How has that experience been? The film just premiered last night.

Well, when I first got here I was off a 20-hour flight and I can't sleep on planes, so I think I slept about 20 hours the first day. The second day I got a little bit of a whiff of the spirit of things. And what impressed me was that everybody here seems to treat a popular art form as a fine art form, and they take it very seriously, and that's flattering because I think in Hollywood writing film music is a notch above bricklaying or plumbing, so it's kind of an honor to be in a community that takes film so seriously. And it's been nutty. What strikes me at Cannes is the opulence of wealth. I've seen more Lamborghinis and Ferraris and the most majestic hotels I've ever -- this isn't one of them -- and everyone seems to be like 20-something, like, what gives here?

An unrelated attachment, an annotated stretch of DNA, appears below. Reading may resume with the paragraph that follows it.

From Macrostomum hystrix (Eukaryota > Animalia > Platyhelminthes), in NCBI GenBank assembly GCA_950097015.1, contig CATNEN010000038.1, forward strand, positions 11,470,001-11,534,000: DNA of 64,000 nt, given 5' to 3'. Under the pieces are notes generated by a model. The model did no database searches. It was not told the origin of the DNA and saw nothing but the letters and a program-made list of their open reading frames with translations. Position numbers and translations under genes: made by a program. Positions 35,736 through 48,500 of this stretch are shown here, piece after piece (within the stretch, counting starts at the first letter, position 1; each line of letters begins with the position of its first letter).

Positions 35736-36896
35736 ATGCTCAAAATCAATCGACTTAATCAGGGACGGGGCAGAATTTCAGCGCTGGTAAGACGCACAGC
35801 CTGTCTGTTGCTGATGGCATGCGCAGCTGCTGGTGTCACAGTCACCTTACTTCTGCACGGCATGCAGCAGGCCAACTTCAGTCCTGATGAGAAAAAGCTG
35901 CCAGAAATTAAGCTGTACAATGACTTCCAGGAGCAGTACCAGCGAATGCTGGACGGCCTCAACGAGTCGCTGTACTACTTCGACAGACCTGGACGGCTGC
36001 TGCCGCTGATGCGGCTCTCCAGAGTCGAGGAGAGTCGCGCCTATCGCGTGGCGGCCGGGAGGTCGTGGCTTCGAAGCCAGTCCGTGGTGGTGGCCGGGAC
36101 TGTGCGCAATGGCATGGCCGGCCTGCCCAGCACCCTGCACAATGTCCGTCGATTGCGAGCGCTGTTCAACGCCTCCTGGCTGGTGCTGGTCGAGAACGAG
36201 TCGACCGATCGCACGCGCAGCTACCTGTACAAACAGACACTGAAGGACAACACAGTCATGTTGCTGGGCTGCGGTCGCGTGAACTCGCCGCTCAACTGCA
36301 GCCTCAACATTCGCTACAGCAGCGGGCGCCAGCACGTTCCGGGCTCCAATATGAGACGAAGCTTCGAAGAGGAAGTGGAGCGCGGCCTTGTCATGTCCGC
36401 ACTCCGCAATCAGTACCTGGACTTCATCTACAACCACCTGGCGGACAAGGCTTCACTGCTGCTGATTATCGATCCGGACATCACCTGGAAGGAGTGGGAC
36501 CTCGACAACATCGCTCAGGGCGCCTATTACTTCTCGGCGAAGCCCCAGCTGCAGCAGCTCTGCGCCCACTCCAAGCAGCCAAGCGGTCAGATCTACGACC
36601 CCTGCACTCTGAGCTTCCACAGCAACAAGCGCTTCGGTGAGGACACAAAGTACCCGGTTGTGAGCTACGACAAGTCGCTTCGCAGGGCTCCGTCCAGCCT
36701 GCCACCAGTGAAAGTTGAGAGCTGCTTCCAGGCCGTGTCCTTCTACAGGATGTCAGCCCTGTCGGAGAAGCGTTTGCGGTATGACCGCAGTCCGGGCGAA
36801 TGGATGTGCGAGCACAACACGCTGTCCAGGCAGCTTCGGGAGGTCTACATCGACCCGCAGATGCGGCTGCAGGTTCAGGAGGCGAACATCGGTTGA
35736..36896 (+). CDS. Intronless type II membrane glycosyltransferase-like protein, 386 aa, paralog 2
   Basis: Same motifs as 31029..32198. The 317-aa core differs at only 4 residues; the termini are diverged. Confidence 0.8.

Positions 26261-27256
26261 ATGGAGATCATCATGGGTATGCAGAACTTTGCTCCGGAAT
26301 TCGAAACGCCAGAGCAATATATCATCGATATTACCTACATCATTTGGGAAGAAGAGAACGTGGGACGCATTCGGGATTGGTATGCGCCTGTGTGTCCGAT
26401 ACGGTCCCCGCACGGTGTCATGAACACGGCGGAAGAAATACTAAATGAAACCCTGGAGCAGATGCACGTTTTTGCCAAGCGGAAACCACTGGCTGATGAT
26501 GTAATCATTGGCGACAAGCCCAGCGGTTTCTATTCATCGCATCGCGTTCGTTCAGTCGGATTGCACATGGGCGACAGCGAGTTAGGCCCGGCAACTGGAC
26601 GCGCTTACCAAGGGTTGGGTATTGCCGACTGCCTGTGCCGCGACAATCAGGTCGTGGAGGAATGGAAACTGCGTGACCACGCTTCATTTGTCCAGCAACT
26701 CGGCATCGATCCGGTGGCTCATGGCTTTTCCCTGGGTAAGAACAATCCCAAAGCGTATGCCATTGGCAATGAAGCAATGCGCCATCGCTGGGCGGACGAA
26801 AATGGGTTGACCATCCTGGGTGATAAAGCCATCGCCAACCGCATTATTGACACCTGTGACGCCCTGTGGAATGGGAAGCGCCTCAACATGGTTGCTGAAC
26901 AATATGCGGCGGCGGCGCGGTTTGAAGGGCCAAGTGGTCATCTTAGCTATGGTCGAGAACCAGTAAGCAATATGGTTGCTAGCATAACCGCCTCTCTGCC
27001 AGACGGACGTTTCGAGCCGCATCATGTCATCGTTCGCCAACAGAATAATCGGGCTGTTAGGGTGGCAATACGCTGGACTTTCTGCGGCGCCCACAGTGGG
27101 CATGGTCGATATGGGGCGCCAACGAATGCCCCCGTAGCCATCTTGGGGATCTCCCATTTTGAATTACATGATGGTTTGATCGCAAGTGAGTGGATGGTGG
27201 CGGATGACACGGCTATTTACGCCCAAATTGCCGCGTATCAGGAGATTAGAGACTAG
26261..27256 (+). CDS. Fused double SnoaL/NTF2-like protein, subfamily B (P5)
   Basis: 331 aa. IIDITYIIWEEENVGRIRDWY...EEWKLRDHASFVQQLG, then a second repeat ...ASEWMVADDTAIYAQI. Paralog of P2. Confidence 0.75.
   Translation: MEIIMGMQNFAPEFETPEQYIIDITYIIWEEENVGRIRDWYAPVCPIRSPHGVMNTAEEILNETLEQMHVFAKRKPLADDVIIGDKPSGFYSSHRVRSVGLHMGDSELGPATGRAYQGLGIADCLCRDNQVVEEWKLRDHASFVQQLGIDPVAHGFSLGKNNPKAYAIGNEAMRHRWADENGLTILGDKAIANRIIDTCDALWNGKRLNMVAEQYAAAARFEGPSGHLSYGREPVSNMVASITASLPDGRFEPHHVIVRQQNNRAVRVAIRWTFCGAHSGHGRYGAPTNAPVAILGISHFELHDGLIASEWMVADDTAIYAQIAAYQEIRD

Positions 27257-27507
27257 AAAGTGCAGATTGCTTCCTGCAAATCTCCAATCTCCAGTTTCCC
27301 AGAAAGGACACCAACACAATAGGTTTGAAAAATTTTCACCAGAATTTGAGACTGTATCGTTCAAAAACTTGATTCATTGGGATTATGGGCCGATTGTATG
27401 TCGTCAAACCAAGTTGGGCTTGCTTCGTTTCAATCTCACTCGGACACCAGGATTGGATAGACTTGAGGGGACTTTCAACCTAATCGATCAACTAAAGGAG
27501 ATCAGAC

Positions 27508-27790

That's just good surgery you're seeing.

This doesn't make any sense. But then a few people have filled me in on the background and basically most people are here for the parties. A friend of mine estimates that about 10% of the people are actually in the film business, and the rest of the people are here to get shit-faced and fornicate. It's pretty impressive. I hope I have films in competition to give me a reason to come back, because without that I don't know what I would do. I wouldn't get into any screenings. But if you've got a film here, you're treated like Elvis.

James Franco in "Spring Breakers"
James Franco in "Spring Breakers"

Well with that said, would you consider yourself a cinephile? Because just looking over your credits, you've worked with Soderbergh, you've worked with Harmony Korine, [Nicholas Winding] Refn twice, people that I consider auteurs.